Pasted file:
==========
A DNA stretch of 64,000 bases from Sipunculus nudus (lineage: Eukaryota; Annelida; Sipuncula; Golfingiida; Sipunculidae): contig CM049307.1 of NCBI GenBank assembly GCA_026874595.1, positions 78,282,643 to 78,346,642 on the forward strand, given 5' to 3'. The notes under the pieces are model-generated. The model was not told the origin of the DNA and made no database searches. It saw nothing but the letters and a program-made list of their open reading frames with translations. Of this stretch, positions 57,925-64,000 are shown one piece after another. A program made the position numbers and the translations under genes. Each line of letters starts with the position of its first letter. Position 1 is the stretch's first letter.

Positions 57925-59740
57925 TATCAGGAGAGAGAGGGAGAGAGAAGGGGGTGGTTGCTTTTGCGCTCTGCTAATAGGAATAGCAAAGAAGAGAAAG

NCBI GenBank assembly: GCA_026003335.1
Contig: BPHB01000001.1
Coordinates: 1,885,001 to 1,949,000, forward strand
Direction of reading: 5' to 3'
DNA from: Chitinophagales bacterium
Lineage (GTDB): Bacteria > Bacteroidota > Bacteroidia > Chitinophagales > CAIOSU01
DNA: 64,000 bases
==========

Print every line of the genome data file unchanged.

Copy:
A DNA stretch of 64,000 bases from Sipunculus nudus (lineage: Eukaryota; Annelida; Sipuncula; Golfingiida; Sipunculidae): contig CM049307.1 of NCBI GenBank assembly GCA_026874595.1, positions 78,282,643 to 78,346,642 on the forward strand, given 5' to 3'. The notes under the pieces are model-generated. The model was not told the origin of the DNA and made no database searches. It saw nothing but the letters and a program-made list of their open reading frames with translations. Of this stretch, positions 57,925-64,000 are shown one piece after another. A program made the position numbers and the translations under genes. Each line of letters starts with the position of its first letter. Position 1 is the stretch's first letter.

Positions 57925-59740
57925 TATCAGGAGAGAGAGGGAGAGAGAAGGGGGTGGTTGCTTTTGCGCTCTGCTAATAGGAATAGCAAAGAAGAGAAAG

NCBI GenBank assembly: GCA_026003335.1
Contig: BPHB01000001.1
Coordinates: 1,885,001 to 1,949,000, forward strand
Direction of reading: 5' to 3'
DNA from: Chitinophagales bacterium
Lineage (GTDB): Bacteria > Bacteroidota > Bacteroidia > Chitinophagales > CAIOSU01
DNA: 64,000 bases